Planet Earth should have been named planet Water. This popular joke among geographers contains more than a grain of truth: the world ocean covers two-thirds of the surface of our planet. Its increasingly erratic behavior is one of the topics being discussed at the UN Climate Change Conference in Cancun (Mexico), which will run from November 29 through December 10. The question at the heart of the discussion sounds like an idea for a disaster film: what cities will be flooded first if the world ocean rises one meter by the end of the 21st century?
The threat of flooding will be the greatest in St. Petersburg, the Yamal Peninsula, Northern Germany, the Netherlands and the deltas of the Nile and Ganges, as well as in the world's other lowlands, predicts Sergei Dobrolyubov, head of the oceanography chair at the department of geography at Moscow State University. If sea level rises a meter and a half, nearly all of Bangladesh will be flooded, affecting 17 million people according to estimates. Florida and the Maldives are also considered high-risk zones.
A "growing" ocean
According to satellite data and coastal measurements, sea level is rising by 2 to 3 mm per year. There are two reasons for this.
First, continental glaciers are melting. According to Alexander Kislov, head of the meteorology and climatology chair at the department of geography at Moscow State University, mountain ice caps are retreating all over the planet. For example, Mount Kilimanjaro, the highest mountain in Africa (5895 meters), recently lost its ice cap.
Second, the water in the ocean is expanding due to global warming. We all know from physics classes that heat causes a body to expand.
A one-meter rise in the world ocean by the end of the 21st century may not seem significant at first glance, especially considering that the Caspian Sea has risen by 2.5 meters since 1997. But the change in the Caspian is a local factor.
A rising world ocean, on the other hand, is a global issue affecting many countries.
Over the past 60 years, oceanographers say that storm waves (or "killer waves") have been getting higher and, consequently, more devastating, especially in the northern Atlantic and northern Pacific. In the past decade alone, tidal waves have grown by 10 to 12 cm. The highest storm wave registered so far was 34 meters. But even a 20-meter killer wave can be extremely dangerous to ships and oilrigs.
The deadliest natural hazards involving the atmosphere and the ocean are tsunamis, typhoons and storm surges.
A 10-meter tsunami is much more dangerous than a 20-meter storm. Tsunamis are longer and move faster. Storm waves hit the coast at separate spots, whereas tsunamis strike the coast as a continuous kilometers-long wall of water. That powerful mass of water can kill people and crush coastal buildings and ships.
In 2004, a tsunami in the Indian Ocean claimed the lives of over 270,000 people. Leading oceanographers are drawing bleak parallels recalling other tsunamis that washed away entire civilizations. A tsunami triggered by a volcanic eruption on the Santorini Island is thought to have destroyed the Minoan civilization.
To understand the destructive force of a tropical cyclone, look no further than Hurricane Katrina, which descended on New Orleans in the autumn of 2005. Storm surges in deltas can be equally catastrophic. For example, the surge caused by the 1970 Bhola cyclone killed 300,000 people in Bangladesh.
But storms are becoming more frequent even in the Arctic Ocean as the area that is free of ice continues to increase. According to oceanographers, coastal ice in that region is retreating by 10 to 15 cm per year.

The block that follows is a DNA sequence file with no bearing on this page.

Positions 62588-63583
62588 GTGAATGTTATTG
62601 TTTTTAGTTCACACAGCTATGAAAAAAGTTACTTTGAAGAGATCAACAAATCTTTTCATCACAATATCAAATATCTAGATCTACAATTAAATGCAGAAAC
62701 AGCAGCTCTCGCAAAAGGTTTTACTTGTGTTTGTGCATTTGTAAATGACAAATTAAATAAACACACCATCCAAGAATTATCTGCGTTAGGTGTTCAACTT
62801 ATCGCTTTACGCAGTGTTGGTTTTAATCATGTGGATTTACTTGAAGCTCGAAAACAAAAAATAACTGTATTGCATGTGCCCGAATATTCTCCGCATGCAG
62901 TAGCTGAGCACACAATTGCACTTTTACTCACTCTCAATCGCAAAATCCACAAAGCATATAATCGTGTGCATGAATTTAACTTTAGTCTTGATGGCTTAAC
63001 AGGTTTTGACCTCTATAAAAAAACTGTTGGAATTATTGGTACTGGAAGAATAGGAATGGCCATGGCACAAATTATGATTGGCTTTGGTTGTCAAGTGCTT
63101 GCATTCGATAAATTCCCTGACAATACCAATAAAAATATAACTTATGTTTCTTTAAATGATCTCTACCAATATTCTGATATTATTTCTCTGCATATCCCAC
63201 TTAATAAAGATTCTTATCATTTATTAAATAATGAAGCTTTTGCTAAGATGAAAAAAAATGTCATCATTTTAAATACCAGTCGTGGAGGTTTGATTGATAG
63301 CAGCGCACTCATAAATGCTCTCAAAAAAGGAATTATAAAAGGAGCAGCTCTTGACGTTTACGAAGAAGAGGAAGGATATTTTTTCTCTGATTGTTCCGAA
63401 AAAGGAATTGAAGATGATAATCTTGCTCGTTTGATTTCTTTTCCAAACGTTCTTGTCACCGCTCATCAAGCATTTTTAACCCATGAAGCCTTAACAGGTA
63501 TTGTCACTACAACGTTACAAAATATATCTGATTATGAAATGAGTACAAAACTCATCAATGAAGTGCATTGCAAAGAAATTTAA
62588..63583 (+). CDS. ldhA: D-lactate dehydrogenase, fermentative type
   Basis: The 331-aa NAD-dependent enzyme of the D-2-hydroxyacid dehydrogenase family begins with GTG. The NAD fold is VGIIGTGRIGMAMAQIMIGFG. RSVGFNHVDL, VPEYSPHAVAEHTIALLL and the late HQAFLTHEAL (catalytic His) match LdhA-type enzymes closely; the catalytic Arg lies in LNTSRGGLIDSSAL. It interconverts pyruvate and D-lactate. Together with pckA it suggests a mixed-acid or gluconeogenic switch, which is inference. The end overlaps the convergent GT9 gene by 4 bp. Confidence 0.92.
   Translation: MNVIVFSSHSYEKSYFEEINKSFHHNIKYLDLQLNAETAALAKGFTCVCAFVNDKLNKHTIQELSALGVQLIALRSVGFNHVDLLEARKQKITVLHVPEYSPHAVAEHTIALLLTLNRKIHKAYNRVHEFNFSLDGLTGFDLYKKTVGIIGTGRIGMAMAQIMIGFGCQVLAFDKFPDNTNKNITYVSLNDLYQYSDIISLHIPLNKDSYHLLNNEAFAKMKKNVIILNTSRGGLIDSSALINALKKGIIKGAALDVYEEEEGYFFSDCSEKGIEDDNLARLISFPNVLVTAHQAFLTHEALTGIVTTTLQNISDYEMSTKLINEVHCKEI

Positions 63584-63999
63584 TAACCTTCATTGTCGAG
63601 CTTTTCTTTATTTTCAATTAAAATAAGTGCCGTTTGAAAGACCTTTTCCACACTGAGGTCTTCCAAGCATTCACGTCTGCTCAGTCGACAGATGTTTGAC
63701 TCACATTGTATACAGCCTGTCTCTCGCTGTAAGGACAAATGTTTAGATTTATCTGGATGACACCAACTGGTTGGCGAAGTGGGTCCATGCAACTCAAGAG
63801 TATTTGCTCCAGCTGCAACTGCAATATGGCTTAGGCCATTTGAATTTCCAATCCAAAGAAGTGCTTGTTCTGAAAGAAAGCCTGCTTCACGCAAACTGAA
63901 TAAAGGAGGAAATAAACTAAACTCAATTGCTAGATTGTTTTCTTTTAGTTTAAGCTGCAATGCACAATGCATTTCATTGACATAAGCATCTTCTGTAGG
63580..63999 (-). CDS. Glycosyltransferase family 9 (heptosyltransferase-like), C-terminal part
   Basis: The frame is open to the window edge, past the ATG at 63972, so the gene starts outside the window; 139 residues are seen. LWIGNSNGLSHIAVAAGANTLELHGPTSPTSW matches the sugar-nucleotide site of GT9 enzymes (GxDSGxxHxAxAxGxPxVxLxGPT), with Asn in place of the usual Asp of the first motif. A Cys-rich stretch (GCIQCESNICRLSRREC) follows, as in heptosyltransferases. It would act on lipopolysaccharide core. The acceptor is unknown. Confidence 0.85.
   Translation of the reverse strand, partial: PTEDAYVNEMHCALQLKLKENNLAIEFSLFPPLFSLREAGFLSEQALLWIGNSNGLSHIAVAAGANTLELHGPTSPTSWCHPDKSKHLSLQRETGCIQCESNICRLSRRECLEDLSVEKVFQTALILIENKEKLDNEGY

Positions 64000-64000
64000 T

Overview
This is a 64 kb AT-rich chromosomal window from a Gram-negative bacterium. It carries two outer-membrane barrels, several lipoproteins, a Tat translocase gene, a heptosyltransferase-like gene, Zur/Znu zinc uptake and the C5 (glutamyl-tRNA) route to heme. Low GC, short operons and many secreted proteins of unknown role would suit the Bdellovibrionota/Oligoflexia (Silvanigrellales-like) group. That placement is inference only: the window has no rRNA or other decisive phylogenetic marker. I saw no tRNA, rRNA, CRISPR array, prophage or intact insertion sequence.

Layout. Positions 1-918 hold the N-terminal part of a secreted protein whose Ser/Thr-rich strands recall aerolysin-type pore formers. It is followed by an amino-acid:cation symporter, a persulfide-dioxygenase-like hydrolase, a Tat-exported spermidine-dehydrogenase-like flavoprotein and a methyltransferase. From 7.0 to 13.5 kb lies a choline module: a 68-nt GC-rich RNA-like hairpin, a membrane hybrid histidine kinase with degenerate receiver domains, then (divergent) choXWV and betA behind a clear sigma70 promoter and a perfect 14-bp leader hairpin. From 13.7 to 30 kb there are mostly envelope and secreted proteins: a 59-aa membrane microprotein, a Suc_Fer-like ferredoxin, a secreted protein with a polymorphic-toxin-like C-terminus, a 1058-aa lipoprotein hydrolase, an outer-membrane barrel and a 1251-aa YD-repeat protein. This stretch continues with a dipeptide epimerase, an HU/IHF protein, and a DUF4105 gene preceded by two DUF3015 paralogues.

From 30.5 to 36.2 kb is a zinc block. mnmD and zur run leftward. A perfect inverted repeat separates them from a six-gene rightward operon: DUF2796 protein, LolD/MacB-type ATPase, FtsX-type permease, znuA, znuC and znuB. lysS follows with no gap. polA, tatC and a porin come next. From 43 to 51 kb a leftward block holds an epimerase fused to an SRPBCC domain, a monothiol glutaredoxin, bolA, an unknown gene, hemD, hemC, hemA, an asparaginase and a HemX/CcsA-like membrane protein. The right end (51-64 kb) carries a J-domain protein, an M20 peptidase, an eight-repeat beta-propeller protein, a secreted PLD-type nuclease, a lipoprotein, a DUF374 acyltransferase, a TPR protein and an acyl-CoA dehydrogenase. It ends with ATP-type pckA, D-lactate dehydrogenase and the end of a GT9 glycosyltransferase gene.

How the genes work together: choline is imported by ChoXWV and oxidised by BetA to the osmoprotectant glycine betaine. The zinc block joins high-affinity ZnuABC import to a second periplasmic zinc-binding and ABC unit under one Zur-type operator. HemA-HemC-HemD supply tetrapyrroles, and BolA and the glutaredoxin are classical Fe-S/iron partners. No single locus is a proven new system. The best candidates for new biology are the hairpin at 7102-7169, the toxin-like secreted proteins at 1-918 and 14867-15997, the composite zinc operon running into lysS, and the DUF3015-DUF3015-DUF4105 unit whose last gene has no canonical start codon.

"And soon the islands flooded lay..."
St. Petersburg, which has survived 305 incidents involving rises in water level since its founding, is the most waterlogged city in Europe alongside Venice. Alexander Pushkin described St. Petersburg's worst flood of 1824 in his poem the Bronze Horseman: "...But the wind driving from the bay/ Dammed Neva back, and she receding/ Came up, in wrath and riot speeding/ And soon the islands flooded lay..."
According to Alexander Rybalko, chief researcher at the Sevmorgeo center for maritime geological exploration, even minor floods, when the water level rises by 1.5m or more, erode foundations and flood basements. Nature is on the offensive, and Rybalko believes the city needs facilities that will protect it from even the slightest changes in water level.
Valery Malinin, professor at the Russian State Hydrometeorological University, warns that the St. Petersburg Flood Prevention Complex can itself trigger a storm surge flooding vast areas of St. Petersburg and its suburbs.
This system of dams, which has been under construction since 1979, runs along the Gulf of Finland from Bronka to Sestroretsk through Kotlin Island, where Kronstadt stands. If a storm surge higher than 6 meters occurs "it would not be possible to express the damage in monetary terms," the professor says.
The revenge of Mother Nature
Oceanographers continue their costly and complicated research using 4,000 solar-powered buoys in the world ocean, satellites and research vessels such as Academician Joffe, Mstislav Keldysh and Academician Sergey Vavilov. And while predictions are not hard facts, continuous monitoring of the world ocean has led researchers to conclude that it is all but impossible to slow the rise of the sea level.
The ocean's climate system is inertial. Massive carbon dioxide emissions continue to heat up the atmosphere (the average temperature on Earth has risen by 0.76 degree Celsius over the past century). And as temperatures increase, so too will the volume of the water in the ocean and the sea level.
Researchers are unanimous in their conclusion: it's time for humanity to start adapting to the new realities and build structures to protect itself from the ocean's next attack.
The views expressed in this article are the author's and do not necessarily represent those of RIA Novosti.